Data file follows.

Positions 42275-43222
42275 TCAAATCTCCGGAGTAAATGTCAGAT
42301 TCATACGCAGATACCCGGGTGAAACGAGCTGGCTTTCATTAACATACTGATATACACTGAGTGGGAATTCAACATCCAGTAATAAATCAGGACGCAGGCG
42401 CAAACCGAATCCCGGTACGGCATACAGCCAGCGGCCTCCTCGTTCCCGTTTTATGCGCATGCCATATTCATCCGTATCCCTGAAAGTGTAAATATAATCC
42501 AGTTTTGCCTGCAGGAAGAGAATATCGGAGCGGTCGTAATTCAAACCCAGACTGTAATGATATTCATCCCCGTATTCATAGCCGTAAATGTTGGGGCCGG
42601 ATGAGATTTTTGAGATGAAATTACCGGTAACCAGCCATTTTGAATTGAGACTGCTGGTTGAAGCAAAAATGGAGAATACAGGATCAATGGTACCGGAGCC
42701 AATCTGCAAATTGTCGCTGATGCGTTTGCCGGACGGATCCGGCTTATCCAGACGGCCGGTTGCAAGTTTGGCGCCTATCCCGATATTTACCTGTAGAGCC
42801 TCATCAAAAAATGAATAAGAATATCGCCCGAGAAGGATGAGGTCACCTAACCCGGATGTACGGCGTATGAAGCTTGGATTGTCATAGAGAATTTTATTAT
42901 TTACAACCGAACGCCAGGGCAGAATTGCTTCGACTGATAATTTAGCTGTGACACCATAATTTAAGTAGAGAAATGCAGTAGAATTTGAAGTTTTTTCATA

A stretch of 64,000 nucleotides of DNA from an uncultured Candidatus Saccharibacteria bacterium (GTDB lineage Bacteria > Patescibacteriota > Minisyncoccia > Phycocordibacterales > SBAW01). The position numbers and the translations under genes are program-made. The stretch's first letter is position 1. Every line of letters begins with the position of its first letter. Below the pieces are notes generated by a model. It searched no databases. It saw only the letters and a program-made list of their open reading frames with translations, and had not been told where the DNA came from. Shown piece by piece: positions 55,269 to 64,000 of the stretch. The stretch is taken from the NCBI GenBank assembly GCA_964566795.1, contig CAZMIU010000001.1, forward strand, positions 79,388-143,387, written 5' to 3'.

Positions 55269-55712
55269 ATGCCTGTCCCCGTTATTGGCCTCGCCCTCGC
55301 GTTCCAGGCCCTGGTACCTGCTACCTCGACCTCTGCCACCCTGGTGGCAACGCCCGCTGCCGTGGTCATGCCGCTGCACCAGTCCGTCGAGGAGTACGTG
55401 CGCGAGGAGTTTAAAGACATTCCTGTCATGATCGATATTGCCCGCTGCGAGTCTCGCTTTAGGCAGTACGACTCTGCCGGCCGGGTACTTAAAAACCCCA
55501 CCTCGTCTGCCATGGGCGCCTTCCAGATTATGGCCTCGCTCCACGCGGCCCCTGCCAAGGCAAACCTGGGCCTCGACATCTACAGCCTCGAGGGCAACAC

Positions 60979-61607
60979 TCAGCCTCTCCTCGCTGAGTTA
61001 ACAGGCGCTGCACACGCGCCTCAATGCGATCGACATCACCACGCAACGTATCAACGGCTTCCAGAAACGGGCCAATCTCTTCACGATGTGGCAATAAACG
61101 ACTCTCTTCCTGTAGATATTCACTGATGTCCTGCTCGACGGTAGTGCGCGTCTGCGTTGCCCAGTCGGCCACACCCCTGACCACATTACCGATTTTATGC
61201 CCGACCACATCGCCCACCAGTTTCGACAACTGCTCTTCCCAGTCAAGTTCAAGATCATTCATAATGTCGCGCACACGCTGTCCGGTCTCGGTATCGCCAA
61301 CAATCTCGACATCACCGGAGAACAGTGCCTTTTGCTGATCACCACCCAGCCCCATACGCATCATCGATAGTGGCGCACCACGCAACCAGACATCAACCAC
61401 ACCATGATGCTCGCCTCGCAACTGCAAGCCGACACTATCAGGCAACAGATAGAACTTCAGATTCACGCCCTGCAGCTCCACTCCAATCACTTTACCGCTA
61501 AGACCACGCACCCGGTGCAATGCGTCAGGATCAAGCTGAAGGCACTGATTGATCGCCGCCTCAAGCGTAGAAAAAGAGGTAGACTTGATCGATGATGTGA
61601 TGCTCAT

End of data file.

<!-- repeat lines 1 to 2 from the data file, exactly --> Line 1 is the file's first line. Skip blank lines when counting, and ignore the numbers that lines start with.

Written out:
Positions 42275-43222
42275 TCAAATCTCCGGAGTAAATGTCAGAT